People often say that you should never mix business with pleasure or work with family and friends. But within SME’s it can be difficult to avoid.
One of the challenges companies face as they grow from a micro business to an SME, is that inevitably colleagues who were in the past peers (and indeed friends, partners, family) become managers of one another. This can often lead to feelings of sour grapes and at worst, complete rebellion within the ranks.
Colleagues who were once ‘Friday night pub buddies’ suddenly move to being manager and employee. This changes the dynamic of the relationship. In the past, there may have been conversations which just don’t seem appropriate when a friend becomes your boss, like bragging about how much you drank on Sunday night and then complaining about your Monday morning hangover…
Of course relationships will always develop at work and this is the nature of the beast (I’m not one to criticise – I met my own husband at work!). But the reality is that as a company progresses from micro business to SME you need to have boundaries between managers and employees.
Traditionally Managers Always Kept Their Distance
Conventional management would tell you it’s absolutely not OK for the boss to be friends with their team. In fact, some companies might even try to outlaw it by having guidelines in place that specifically mean that colleagues who are either in a relationship or are related cannot work together.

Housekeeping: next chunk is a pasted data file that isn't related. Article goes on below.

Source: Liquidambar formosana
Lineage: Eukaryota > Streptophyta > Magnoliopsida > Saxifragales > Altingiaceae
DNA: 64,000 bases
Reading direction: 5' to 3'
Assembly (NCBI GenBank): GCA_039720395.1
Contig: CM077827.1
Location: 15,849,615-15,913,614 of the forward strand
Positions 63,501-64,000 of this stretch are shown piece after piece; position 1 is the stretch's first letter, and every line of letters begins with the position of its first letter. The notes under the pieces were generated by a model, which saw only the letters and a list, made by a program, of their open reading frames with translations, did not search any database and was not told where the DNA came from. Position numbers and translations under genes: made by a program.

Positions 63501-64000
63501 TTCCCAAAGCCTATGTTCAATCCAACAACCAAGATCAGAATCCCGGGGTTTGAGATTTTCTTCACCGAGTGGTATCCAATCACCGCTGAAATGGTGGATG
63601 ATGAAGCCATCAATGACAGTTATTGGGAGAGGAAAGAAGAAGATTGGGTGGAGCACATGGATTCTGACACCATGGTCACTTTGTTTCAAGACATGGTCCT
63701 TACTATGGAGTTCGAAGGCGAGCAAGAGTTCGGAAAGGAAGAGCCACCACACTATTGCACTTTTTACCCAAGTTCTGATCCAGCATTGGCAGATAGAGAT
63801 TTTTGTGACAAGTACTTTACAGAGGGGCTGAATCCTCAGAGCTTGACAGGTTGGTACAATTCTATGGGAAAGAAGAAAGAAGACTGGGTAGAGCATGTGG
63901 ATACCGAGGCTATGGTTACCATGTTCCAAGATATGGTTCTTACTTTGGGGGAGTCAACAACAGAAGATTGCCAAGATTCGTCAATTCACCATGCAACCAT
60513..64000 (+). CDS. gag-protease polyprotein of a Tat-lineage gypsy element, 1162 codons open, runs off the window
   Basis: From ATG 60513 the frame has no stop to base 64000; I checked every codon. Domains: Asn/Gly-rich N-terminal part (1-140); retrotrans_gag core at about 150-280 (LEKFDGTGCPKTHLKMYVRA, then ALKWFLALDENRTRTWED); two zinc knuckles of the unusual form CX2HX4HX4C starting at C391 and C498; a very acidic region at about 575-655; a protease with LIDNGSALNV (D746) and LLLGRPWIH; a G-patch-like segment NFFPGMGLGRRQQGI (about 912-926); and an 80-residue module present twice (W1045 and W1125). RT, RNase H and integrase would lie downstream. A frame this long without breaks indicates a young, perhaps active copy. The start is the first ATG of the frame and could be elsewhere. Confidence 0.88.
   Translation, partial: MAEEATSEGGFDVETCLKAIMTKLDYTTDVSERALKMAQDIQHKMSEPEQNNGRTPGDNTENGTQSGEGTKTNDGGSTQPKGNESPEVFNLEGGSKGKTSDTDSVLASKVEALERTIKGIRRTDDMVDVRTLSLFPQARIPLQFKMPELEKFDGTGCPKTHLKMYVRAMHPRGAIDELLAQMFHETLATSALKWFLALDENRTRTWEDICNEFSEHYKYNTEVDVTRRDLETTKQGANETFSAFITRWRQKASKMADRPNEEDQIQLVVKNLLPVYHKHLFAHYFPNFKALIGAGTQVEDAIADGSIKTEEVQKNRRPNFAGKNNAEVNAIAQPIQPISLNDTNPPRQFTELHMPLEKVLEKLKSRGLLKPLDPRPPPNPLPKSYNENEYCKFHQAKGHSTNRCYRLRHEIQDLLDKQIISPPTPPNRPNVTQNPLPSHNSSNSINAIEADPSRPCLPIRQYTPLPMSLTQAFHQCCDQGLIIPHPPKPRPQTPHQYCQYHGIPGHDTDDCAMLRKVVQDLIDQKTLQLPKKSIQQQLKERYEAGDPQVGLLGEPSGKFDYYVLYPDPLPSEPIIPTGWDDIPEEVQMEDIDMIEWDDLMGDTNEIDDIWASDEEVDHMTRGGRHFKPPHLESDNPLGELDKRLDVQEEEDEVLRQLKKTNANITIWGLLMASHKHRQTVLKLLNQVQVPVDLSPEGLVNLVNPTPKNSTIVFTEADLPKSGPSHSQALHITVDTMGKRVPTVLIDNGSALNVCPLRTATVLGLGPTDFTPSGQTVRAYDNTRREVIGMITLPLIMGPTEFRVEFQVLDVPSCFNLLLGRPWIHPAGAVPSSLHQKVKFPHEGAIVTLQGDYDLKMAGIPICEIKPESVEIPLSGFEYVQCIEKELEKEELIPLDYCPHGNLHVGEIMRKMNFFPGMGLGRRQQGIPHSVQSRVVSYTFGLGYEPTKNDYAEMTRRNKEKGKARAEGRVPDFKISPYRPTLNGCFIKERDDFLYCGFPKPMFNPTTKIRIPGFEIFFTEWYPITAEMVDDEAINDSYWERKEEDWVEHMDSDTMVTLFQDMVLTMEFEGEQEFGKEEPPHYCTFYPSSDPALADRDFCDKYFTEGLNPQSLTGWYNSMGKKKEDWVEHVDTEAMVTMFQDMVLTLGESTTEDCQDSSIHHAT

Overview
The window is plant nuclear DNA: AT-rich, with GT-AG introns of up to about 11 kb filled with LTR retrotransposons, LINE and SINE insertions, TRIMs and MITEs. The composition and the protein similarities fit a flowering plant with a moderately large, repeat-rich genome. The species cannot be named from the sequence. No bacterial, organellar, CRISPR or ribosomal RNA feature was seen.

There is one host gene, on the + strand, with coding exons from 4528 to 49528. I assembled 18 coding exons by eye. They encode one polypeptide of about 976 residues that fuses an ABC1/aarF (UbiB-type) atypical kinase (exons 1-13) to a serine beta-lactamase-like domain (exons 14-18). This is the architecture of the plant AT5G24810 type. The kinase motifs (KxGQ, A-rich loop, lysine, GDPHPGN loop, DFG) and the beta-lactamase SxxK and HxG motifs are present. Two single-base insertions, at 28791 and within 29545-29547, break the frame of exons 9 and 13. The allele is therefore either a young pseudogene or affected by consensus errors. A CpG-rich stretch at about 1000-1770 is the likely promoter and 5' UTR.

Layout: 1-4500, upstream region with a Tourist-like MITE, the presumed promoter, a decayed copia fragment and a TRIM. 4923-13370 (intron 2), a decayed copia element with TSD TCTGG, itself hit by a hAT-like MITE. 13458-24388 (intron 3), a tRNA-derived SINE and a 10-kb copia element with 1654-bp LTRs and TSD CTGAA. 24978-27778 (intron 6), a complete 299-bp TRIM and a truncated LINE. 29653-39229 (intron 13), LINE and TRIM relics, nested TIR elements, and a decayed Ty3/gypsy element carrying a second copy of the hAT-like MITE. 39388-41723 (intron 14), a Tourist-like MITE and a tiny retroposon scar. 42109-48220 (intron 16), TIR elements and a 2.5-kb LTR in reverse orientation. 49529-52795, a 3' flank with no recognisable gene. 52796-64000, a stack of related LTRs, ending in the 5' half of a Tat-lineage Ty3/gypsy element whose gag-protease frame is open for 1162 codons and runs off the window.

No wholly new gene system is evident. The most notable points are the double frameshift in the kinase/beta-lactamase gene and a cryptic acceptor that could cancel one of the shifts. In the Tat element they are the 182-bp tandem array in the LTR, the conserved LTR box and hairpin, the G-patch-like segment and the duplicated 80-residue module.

Lines are More Blurred Now And Even The Most Experienced Managers Can Find Themselves In The Friend Zone
Believe me, this isn’t just something new managers struggle with (and most of them do). Experienced managers also suffer with the same issues although most would be likely to tell you that it isn’t a problem (essentially because they have already blurred the boundaries and so don’t see it as an issue!). Managers are not robots – they have feelings and emotions. Sometimes you can’t help but like one employee more than another. Sometimes workplace romances blossom between managers and employees (that’s a whole other issue). So how can they be expected to just turn those emotions off when they enter company property?
By All Means Be Friendly – But Remember You Are Not Friends
According to the English Dictionary a friend is “A person with whom one has a bond of mutual affection”. Hmmm, I’ve been a manager for a while now, and that would be how I would describe most of my employees. In fact, I would, in some circumstances, use stronger words to describe my relationship with employees – words like close, supportive, caring, trusting, fun, and respectful. I really enjoy spending time with my employees both individually and in a group. We laugh, sometimes cry and often have differences of opinion – just like friends, right?
No matter how close you may feel to an employee, it should never be confused with a real “friendship”. You might consider yourself to be a “friendly” boss, however, the role of a manager transcends friendship and creates a boundary and potential scenarios that would never exist between true friends.
The ‘Buddy Boss’ – Bad Idea Top Five
There are numerous reasons not to consider employees as friends but here are my top 5: